Studying abroad in Latin America is a great opportunity to learn firsthand about the region's history, culture, and languages and to embrace new people and ideas during your time in whichever country you choose. It’s also a fabulous opportunity to make mistakes.
Regardless of where you choose to study abroad, you will undoubtedly make mistakes, and plenty of them. But the goal should be to make fewer and better mistakes. For students bound for anywhere from Mexico to Argentina, Latin America presents its own unique set of challenges and opportunities to become discouraged, infuriated, homesick, heartbroken, and way too hungover.
Latin America is also the place where, with the right mindset and proper amount of preparation, you can maximize your time dancing in the streets, learning, laughing, cracking jokes in a new language, befriending people from the all sides of the globe, discussing world politics at 2 am in a dazzling cacophony of accents, and falling in love with the place, the people, and the entire experience of living overseas -- all of which is made easier by avoiding common mistakes study abroad students make in Latin America.
1. Thinking All Countries in the Region Are the Same
If you're planning to study in Mexico, know that it's going to be very different than Costa Rica, and Costa Rica is going to be very different from Guatemala in terms of everything from level of economic development to the prominence of indigenous groups and languages.
Avoid putting too much stock in other people's experiences in other countries in Latin America because it won't necessarily have a bearing on your experience.
2. Not Traveling Enough in the Region
One of the mistakes I made when living in Guatemala was not getting out and seeing its neighboring countries. On one hand, it was great because I became very integrated into my host community, but that also meant that I didn't have as much perspective on how Guatemala fit into the greater regional picture and what made it unique from say, Belize or Nicaragua.
3. Traveling Too Much
Other students in Latin America make the opposite mistake: they spend every weekend hopping to a different country so that at the end of their study abroad program, they haven't gotten much depth to their experience in the actual country that hosted them.
Personally, I recommend a 3:1 ratio of weekends spent in-country vs. traveling across borders. This guarantees that you spend no more than 25% of your time elsewhere when you could be investing it in the people and culture immediately around you.
4. Sticking Too Closely to Your Study Abroad Cohort
The people you’re studying abroad with, whether they're from your home university or other universities from across the globe, are probably really interesting and you should certainly take advantage of this new network.
Bonding comes naturally when you’re doing so many new things together: you had orientation together, you take classes together, you party together, you travel together... But with all that togetherness, it doesn’t leave much room to develop friendships with locals or even spend some solo time exploring the country on your own terms.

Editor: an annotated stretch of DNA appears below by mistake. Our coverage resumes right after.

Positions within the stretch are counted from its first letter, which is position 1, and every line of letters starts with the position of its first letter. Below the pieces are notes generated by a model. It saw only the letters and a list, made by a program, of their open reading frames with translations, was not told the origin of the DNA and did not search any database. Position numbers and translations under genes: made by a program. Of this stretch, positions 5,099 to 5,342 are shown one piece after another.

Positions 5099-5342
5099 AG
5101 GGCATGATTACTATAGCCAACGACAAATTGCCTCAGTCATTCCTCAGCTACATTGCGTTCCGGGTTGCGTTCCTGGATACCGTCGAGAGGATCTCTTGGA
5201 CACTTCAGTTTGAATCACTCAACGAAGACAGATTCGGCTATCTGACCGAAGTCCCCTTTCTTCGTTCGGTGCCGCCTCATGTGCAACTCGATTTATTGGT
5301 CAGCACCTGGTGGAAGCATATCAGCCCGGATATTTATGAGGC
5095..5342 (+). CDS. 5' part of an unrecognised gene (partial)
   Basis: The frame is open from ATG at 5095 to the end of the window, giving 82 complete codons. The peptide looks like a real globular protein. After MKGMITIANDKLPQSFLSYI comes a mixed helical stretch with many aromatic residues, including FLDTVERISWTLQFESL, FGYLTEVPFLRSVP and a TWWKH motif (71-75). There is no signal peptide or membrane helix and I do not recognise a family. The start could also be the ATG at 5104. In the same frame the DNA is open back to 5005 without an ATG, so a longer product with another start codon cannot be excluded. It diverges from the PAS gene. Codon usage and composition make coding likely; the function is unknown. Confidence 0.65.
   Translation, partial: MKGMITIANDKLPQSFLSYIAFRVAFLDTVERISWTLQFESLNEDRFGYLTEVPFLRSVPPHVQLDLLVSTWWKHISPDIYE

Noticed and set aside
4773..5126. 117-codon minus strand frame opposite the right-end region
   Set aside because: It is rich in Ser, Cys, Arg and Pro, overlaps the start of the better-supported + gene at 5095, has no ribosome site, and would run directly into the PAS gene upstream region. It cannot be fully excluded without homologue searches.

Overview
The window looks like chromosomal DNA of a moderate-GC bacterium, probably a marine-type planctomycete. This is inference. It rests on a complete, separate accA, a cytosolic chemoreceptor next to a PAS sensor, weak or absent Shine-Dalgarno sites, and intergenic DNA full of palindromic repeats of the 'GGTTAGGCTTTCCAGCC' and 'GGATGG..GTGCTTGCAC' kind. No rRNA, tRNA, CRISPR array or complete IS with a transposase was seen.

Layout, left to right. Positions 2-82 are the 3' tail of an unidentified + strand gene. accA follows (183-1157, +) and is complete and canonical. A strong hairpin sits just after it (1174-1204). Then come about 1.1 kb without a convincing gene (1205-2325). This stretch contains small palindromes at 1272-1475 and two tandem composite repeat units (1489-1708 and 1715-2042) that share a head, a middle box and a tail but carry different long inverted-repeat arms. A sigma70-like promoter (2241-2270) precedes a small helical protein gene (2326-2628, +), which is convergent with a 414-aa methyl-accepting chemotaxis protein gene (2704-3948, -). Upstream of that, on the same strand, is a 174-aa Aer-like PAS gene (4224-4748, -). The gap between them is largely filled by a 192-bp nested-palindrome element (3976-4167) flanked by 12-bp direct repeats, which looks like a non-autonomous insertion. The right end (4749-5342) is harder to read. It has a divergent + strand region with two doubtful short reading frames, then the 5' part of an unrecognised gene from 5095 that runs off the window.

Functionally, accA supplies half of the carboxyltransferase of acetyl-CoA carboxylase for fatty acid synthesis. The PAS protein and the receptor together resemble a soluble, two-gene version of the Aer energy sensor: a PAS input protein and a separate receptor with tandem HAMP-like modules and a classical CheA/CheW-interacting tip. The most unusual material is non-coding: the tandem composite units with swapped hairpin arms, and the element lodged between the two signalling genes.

In my case, the friends I made studying abroad are, 5-8 years later, still some of my closest friends who I regularly catch up with everywhere from New York to Singapore to Mexico City, so I’m glad I kept their involvement in my time abroad in proper balance.
5. Going "Too Local" and Rejecting Your Study Abroad Cohort
This isn't too Latin American specific, but nonetheless important. I almost made this mistake of extremes while studying abroad in China. I was obsessed with learning Mandarin to a “native” level, or as close as I thought I could get. I only wanted to speak Chinese, listen to Chinese music, watch Chinese dramas... I wanted to be Chinese.
Needlessly to say, that was an unattainable goal, but in making my best attempt at it, I almost risked missing out on valuable bonding experiences with the people who would ultimately return to school with me the following semester and occupy a realistically more permanent role in my life.
Remember to strive for local friendships and maximize your time speaking the language, but also leave an appropriate amount of space for the other people you’re abroad with. They’ll be the ones you look back with and go, “Remember that time I tried to become Peruvian?”
6. Being Afraid and Overly Cautious
While it's certainly better to be more careful instead of absolutely reckless, study abroad students in Latin America can sometimes lean towards the over-cautious end of the spectrum, worried or confused ("Is it really that dangerous?") by the reputations of many of the major cities in the region.
Take the normal precautions: don't walk alone at night, don't flash your valuables in the street, don't wear too much jewelry, don't be stupid-drunk in public, etc., but don't let the crime statistics or hear-say unjustly inhibit your experience.
7. Partying Too Wildly
The number one thing you can do to endanger yourself while studying abroad anywhere in the world, but especially in Latin American cities and towns that do have a reputation for opportunistic and even violent crime, is to go out and drink too heavily. Enjoy the nightlife, but stay sensible and always call a reliable taxi to get you home after the party.
Also, for both genders but especially for the ladies, please take care of your drinks so you don't get "roofied" when you're not looking. This is a common tactic for rape or robbery.
8. Not Studying Hard Enough
Along with the danger that drinking too much and partying can too often can present, it can also distract heavily from your studies. There's nothing like learning about U.S. intervention in Guatemala in the 1950s than when you are actually living with Guatemalans.